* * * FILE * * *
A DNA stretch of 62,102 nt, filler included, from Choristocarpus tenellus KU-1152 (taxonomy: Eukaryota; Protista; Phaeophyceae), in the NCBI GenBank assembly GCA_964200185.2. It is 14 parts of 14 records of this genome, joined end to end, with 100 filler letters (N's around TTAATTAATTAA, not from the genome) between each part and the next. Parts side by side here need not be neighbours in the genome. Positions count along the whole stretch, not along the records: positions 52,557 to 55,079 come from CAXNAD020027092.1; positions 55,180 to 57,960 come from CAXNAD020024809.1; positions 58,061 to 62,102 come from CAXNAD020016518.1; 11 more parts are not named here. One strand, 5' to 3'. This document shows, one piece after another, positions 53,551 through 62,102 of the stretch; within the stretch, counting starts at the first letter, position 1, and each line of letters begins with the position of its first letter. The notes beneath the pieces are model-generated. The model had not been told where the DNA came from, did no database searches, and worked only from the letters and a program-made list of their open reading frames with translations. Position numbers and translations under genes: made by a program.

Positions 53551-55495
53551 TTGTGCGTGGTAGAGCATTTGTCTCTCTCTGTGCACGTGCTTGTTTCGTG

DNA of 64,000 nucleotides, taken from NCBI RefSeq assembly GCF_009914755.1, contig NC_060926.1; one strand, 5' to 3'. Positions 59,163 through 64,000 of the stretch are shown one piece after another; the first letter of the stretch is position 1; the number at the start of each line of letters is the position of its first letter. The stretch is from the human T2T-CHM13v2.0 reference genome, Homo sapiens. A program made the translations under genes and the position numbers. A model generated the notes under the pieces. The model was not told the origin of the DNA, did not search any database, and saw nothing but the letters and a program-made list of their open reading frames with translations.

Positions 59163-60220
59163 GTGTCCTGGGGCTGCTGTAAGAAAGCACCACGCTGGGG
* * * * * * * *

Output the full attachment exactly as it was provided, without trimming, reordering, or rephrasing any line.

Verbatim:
A DNA stretch of 62,102 nt, filler included, from Choristocarpus tenellus KU-1152 (taxonomy: Eukaryota; Protista; Phaeophyceae), in the NCBI GenBank assembly GCA_964200185.2. It is 14 parts of 14 records of this genome, joined end to end, with 100 filler letters (N's around TTAATTAATTAA, not from the genome) between each part and the next. Parts side by side here need not be neighbours in the genome. Positions count along the whole stretch, not along the records: positions 52,557 to 55,079 come from CAXNAD020027092.1; positions 55,180 to 57,960 come from CAXNAD020024809.1; positions 58,061 to 62,102 come from CAXNAD020016518.1; 11 more parts are not named here. One strand, 5' to 3'. This document shows, one piece after another, positions 53,551 through 62,102 of the stretch; within the stretch, counting starts at the first letter, position 1, and each line of letters begins with the position of its first letter. The notes beneath the pieces are model-generated. The model had not been told where the DNA came from, did no database searches, and worked only from the letters and a program-made list of their open reading frames with translations. Position numbers and translations under genes: made by a program.

Positions 53551-55495
53551 TTGTGCGTGGTAGAGCATTTGTCTCTCTCTGTGCACGTGCTTGTTTCGTG

DNA of 64,000 nucleotides, taken from NCBI RefSeq assembly GCF_009914755.1, contig NC_060926.1; one strand, 5' to 3'. Positions 59,163 through 64,000 of the stretch are shown one piece after another; the first letter of the stretch is position 1; the number at the start of each line of letters is the position of its first letter. The stretch is from the human T2T-CHM13v2.0 reference genome, Homo sapiens. A program made the translations under genes and the position numbers. A model generated the notes under the pieces. The model was not told the origin of the DNA, did not search any database, and saw nothing but the letters and a program-made list of their open reading frames with translations.

Positions 59163-60220
59163 GTGTCCTGGGGCTGCTGTAAGAAAGCACCACGCTGGGG